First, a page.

27. 27. Active learning: Effectively use to develop cognitive skills among children such as problem solving and critical thinking, and improve student’s understanding. Collaborative/cooperative learning: student work together in small groups to accomplish a common learning goal. Critical thinking: It brings the activity together and enables the student to question what knowledge exists. Discussion strategies: Engaging students in discussion deepens their Learning and motivation by propelling them to develop their own views and hear their own voices. A good environment for interaction is the first step in encouraging students to talk. Patti Richards, Demand Media, April 8,2006 The Effects of Behavior Modification in an Inclusion Classroom
  28. 28. During birthday party: this is a great opportunity to see for yourself which children interact best with your child. The children that want to sit next to the birthday boy or girl are good candidates for future play Ask your child’s teacher: if there is a friend who likes to talk with your child then try to connect with him to build a friendship out of school. Find another child with special needs: Wouldn’t it be nice to find a fellow friend who is going through the same issues and might have similar interests? ADMIN, MARCH 20, 2011, What is Verbal Behavior?
  29. 29. Experience learning: an approach of educational of focus on learning by doing. ECE role is to design direct experience that include preparatory and reflective exercises. Games/experience/simulations: Games and simulations enable students to solve real-world problems in a safe environment and enjoy themselves while doing so. Humor in the classroom: Enhance student learning by improving understanding and retention. Inquiry guided learning: Encourages students to build research skills that can be used throughout their educational experiences. Learning community: Communities bring people together for shared learning, discovery, and the generation of knowledge ADMIN· JULY 22, 2011, How Can Visual Supports be Used in the Inclusive Classroom?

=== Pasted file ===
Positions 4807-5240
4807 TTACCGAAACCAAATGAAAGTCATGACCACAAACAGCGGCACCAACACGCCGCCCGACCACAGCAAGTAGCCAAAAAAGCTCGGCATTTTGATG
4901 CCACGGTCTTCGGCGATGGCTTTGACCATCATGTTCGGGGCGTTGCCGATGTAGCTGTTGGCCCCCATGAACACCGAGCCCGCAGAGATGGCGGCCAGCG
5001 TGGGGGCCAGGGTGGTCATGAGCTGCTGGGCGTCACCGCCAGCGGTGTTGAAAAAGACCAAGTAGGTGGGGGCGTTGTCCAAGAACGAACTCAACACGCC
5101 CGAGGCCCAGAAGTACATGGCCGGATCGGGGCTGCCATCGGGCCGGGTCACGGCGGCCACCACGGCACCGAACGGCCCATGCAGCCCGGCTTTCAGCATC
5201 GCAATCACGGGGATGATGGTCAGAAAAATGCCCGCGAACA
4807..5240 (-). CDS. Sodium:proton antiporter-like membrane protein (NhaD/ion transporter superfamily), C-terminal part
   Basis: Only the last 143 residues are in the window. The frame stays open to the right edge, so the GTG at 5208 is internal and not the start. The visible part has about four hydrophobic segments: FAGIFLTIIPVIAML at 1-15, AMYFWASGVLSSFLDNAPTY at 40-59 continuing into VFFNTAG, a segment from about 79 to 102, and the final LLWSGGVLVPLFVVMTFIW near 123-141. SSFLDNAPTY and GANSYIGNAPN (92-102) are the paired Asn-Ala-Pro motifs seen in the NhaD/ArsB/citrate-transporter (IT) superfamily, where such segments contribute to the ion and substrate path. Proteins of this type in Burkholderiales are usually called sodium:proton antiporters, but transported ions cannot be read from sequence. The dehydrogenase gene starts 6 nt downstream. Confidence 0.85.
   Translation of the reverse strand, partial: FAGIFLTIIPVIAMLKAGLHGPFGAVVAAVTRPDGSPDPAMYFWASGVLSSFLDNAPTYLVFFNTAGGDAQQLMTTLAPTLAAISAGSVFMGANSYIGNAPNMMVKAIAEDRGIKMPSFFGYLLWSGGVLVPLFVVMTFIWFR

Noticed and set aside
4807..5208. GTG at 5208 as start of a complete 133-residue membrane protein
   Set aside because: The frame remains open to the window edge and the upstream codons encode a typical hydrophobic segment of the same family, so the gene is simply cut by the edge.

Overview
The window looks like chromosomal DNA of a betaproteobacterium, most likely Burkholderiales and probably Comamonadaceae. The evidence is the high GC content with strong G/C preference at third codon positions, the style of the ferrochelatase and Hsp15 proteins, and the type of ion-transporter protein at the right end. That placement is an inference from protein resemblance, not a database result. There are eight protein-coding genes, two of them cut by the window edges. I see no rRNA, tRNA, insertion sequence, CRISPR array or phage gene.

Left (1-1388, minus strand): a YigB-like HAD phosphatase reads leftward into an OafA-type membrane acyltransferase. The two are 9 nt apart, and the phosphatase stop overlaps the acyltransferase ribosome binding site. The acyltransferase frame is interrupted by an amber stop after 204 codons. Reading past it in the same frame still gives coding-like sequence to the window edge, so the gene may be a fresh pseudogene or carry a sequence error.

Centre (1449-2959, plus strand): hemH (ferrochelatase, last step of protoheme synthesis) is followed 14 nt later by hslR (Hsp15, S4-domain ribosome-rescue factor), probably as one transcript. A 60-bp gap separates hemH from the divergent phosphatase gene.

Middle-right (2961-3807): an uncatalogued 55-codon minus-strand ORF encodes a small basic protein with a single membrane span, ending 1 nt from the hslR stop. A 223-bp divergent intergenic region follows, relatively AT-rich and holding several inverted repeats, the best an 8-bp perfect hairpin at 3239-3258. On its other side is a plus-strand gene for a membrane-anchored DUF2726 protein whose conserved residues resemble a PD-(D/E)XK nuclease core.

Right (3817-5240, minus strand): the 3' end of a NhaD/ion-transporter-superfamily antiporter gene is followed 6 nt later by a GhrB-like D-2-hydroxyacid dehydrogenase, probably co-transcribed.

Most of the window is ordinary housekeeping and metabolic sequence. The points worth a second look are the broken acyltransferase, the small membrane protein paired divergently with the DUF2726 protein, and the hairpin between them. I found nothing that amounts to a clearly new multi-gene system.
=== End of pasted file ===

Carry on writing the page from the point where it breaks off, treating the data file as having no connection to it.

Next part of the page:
30. 30.  Where there located? P.O. Box 103, Suite 1006 555 Richmond Street West Toronto, Ontario M5V 3B1 Toronto & GTA: 416-214-1056 Toll Free: 800-387-1575 (Ontario Only) Fax: 416-214-1446 Email: provincial@sbhao.on.  What they are doing? “To build awareness and drive education, research, support, care and advocacy to help find a cure while always continuing to improve the quality of life of all individuals with spina bifida and/or hydrocephalus.” http://www.sbhao.on.ca/programs-services/care- and-support/parent-support Spina Bifida & Hydrocephalus Association of Ontario, april 5 2014.